We are just three weeks away from the start of the 2016 NCAA Tournament, and today we present the third of our eight-part series on seeding trends featuring 3-seeds and 14-seeds.
The NCAA Tournament is now just three weeks away as it begins with the First Four from Dayton on Tuesday and Wednesday, March 15th and 16th. That is followed by the round of 64, now known to as the Second Round, on Thursday and Friday, March 17th and 18th, and while we will continue to provide NCAA Basketball picks almost daily here at Sportsbook Review, this is the third of our eight-part series on seeding trends since 2001 beginning with that round of 64.
The second round will take place at various sites as always, with the Thursday venues this year being Denver, Des Moines, Providence and Raleigh and the Friday venues being Brooklyn, Oklahoma City, St. Louis and Spokane. Keep in mind that while teams are not allowed to be seeded literally on their home floors, the selection committee does give preference geographically to the top seeds, usually placing them in either their home states or very close by.
NCAA Tournament ATS Records are Since 2001
So what we have done is go back and analyze the NCAA Basketball odds by individual seed for every round of every NCAA Tournament since 2001, presenting the results for two seeds daily in this series. Today we look at the 3-seeds and 14-seeds, which are the seeds that match up in the round of 64 or Second Round. We briefly discuss straight up records by seed by round, but since our focus is on betting, the primary emphasis will be on ATS performance.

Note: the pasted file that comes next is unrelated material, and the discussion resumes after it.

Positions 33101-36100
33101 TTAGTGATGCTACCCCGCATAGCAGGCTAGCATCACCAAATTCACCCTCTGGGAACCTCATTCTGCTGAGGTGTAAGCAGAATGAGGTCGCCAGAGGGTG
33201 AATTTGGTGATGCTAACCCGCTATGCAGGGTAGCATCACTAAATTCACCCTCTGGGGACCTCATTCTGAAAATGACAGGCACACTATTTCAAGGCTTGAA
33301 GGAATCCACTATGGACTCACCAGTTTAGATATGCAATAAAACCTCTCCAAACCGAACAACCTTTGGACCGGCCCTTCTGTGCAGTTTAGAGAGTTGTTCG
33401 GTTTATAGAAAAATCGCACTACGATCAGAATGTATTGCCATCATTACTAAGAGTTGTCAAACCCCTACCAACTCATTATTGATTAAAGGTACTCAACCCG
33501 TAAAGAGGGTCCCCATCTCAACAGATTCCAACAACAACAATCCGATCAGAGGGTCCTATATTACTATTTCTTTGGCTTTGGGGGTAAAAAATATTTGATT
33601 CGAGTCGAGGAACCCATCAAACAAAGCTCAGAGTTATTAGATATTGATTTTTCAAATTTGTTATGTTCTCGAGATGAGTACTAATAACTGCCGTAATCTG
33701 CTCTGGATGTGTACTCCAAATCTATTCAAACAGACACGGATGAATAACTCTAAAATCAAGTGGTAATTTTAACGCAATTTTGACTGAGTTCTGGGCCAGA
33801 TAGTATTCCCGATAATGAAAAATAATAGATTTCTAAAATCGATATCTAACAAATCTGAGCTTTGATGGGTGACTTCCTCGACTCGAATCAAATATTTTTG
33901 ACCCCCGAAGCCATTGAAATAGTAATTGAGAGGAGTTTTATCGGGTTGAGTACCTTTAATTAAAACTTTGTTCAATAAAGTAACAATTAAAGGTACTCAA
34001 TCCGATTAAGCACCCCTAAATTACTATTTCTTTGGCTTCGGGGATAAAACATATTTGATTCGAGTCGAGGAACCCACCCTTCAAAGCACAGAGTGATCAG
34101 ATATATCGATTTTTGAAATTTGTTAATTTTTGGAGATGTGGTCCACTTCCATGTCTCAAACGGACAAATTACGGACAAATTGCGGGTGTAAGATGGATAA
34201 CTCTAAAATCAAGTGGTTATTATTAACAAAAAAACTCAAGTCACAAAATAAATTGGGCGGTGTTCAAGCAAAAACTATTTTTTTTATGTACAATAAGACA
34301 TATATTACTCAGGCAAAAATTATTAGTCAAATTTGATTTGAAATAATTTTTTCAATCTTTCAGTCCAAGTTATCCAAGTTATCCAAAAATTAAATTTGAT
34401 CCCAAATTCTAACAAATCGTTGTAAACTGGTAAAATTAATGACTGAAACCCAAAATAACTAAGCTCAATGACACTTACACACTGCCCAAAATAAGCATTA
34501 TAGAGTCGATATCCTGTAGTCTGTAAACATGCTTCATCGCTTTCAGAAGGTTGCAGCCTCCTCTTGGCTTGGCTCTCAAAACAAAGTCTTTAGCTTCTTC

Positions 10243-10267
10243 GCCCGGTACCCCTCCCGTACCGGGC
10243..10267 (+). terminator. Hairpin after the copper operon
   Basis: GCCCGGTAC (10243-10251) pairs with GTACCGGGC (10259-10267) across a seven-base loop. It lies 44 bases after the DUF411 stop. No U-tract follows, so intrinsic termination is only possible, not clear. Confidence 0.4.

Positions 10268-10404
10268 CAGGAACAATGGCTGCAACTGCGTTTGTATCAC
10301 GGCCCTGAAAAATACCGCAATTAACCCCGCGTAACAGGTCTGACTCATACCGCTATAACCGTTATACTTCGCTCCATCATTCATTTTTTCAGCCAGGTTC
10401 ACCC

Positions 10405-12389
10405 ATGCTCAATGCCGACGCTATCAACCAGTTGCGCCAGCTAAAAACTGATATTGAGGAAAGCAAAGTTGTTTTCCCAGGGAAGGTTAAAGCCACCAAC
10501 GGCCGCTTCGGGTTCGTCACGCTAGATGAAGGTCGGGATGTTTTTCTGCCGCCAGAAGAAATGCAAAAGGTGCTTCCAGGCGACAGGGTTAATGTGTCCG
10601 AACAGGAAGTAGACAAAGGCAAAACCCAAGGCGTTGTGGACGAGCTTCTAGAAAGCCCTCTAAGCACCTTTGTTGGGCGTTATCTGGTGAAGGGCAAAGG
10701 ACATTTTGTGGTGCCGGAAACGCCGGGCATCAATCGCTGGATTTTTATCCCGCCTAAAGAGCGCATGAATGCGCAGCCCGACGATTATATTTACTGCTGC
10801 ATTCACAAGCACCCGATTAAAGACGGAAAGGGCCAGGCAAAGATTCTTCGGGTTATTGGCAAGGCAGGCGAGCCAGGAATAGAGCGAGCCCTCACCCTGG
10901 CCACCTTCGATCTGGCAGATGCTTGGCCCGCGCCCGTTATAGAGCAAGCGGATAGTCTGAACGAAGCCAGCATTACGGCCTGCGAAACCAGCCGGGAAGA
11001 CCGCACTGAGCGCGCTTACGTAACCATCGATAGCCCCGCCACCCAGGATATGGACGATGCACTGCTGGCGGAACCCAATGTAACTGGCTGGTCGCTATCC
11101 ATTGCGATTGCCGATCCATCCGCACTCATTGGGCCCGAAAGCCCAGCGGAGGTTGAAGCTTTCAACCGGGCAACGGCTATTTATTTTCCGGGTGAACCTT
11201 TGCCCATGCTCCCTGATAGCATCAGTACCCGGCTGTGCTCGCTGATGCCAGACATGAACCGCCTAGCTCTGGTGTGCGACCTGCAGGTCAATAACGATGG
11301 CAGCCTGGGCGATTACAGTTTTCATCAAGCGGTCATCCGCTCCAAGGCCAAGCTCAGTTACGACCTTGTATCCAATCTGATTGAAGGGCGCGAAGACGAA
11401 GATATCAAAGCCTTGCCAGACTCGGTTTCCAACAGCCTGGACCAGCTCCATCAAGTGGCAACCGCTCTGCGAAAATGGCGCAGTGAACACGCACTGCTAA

There was one format change that occurred during the course of this study in 2011, as until then there was only one play-in game between the 64th and 65th seeds in the entire tournament. But then the tournament expanded to 68 teams in 2011, thus creating the First Four which is essentially four play-in games, although those games are now officially known as the First Round.
And so with no further ado, here is our look at the seeding trends for the 3-seeds and 14-seeds over the 15 NCAA Basketball Tournaments since 2001, with all ATS records based on the closing lines at Pinnacle Sports.
3-Seeds vs. 14-Seeds in Second Round
If you were paying attention during the first two parts of this series, you should be very well aware that 1-seeds are a perfect 60-0 and 2-seeds are 56-4 straight up in the Round of 64 since 2001. Well, the 3-seeds have also dominated in general vs. the 14-seeds during this span going 53-7 straight up, but they have still been very modest betting propositions this round going 31-27-2, 53.4 percent ATS while winning by an average score of 71.9-61.2!
Times could be changing for 3-seeds though as two of the straight up losses came last year in games completed within minutes of each other, as 14th seeded Georgia State nipped Baylor 57-56 and then a few minutes later UAB duplicated the trick edging Iowa State 60-59! Moreover, backers of the 3-seeds in the round of 64 were not happy as they went 0-4 ATS, with Notre Dame beating Northeastern by just four points and Oklahoma beating Albany by only nine.
What Have 3-Seeds Done Afterwards?